On Tuesday, House Democrats announced they would propose a bill that would require universal background checks for all firearm sales.

The move comes exactly eight years after 48-year-old former Democratic Rep. Gabby Giffords was shot in the head at an event in Tucson, Arizona.

The new legislation would make background checks mandatory for all purchases made at stores, gun shows and online. Giffords, who is a fervent gun control advocate, will reportedly join other gun reform supporters as the bill is introduced by Democrats, who control the House of Representatives. She tweeted her support for the legislation on Tuesday.

“Our Democratic majority will press relentlessly for bipartisan progress to end the epidemic of gun violence on our streets, in our schools, and in our places of worship,” said House Speaker Nancy Pelosi. “Enough is enough.”

Pelosi also gave a speech on the issue on the floor of the House last week.

“We will make our communities safer and keep our sacred promise to the victims, survivors, and families of gun violence by passing common-sense bipartisan background check legislation,” said the veteran California congresswoman.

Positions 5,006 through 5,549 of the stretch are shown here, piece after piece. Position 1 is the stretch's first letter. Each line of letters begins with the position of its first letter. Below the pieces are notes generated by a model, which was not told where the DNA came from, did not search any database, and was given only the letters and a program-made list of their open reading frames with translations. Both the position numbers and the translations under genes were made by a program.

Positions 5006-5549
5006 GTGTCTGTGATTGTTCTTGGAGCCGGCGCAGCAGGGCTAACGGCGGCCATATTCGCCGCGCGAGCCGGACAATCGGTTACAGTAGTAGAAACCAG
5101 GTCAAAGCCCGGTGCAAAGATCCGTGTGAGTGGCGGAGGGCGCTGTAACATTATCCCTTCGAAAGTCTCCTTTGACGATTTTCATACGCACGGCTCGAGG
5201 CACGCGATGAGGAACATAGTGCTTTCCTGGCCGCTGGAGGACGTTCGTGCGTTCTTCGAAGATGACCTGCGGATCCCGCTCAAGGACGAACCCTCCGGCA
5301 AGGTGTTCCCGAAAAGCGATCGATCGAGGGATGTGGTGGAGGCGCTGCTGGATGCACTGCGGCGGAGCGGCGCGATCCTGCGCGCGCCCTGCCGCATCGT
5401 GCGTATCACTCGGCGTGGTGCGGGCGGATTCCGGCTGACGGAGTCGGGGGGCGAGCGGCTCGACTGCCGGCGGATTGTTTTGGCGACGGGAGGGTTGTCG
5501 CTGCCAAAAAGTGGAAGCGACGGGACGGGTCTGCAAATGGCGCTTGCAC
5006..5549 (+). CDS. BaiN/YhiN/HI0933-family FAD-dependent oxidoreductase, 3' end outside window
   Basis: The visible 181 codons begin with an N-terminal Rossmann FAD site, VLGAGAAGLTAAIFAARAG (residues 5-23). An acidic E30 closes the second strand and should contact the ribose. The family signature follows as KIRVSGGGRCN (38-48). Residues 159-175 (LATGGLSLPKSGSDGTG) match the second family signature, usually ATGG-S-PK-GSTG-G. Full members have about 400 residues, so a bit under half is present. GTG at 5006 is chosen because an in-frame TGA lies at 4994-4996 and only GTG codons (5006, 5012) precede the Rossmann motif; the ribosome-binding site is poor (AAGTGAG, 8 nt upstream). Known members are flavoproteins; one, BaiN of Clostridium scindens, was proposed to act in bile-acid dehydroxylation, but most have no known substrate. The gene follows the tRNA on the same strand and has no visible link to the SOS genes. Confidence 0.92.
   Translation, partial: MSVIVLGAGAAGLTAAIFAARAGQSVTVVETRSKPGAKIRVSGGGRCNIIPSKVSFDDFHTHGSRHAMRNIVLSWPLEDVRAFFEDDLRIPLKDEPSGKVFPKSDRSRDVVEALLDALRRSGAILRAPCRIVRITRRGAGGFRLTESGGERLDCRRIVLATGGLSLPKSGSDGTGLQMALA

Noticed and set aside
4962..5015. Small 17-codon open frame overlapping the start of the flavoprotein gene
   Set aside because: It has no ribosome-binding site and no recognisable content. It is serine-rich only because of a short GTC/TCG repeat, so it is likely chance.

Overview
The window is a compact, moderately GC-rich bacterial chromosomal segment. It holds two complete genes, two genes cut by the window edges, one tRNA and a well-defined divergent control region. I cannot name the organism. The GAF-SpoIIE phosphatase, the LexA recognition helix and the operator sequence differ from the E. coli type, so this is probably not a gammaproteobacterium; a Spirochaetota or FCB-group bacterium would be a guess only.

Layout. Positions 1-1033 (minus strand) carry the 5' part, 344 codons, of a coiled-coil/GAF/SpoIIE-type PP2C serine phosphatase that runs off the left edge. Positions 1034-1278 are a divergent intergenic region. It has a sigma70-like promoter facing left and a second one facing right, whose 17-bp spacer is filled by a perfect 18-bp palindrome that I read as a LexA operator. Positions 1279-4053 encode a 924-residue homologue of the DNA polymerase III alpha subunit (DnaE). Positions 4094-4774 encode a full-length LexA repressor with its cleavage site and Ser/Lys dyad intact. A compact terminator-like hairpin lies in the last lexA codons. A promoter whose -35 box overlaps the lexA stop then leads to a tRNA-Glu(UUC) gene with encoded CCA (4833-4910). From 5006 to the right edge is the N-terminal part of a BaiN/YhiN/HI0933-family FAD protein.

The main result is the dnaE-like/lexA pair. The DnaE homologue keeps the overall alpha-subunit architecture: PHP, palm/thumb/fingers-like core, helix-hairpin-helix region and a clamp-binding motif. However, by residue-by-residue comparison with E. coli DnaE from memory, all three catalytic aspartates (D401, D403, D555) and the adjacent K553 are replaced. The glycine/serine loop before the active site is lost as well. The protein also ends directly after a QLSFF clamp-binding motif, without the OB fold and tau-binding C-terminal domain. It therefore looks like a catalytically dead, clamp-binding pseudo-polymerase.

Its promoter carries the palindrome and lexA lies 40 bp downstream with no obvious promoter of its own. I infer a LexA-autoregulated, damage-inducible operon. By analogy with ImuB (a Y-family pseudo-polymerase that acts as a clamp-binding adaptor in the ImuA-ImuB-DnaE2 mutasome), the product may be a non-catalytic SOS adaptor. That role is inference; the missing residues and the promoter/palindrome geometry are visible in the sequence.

Rep. Mike Thompson, a California congressman who is the chairman of the Democrats’ Gun Violence Prevention Task Force, said in an interview with ABC News that many experts agree the proposed new bill will make a significantly positive impact on gun violence.

“All the experts agree that this is the piece of legislation that will do the most good and do it most expeditiously,” said Thompson.


According to the Washington Examiner, the legislation would make an exception for “reasonable transfers” of firearms made within the same family.

Several GOP lawmakers supported the bill, including New York Rep. Peter King and Florida Rep. Brian Mast. 

Many Republicans have long refused to support any type of gun control measure despite a growing number of mass shootings at schools, places of worship, and other public areas in the United States in recent years. This — coupled with the strong power of conservative organizations like the National Rifle Association — has spurred nationwide efforts to end gun violence, including rallies like the national March For Our Lives held in March 2018.

The NRA opposed the new legislation, citing the fact that criminals will likely never submit to background checks. When lawmakers proposed a similar bill in 2015, the organization also said that legislation did not address mental health and proper prosecution of criminals, which the NRA said were the primary issues related to gun violence.

The bill also excludes a ban on assault rifles and high-capacity magazines. However, some Democratic lawmakers — like Sen. Chris Murphy of Connecticut — are reportedly trying to pass this type of companion legislation in the Senate, where Republicans maintain the majority.

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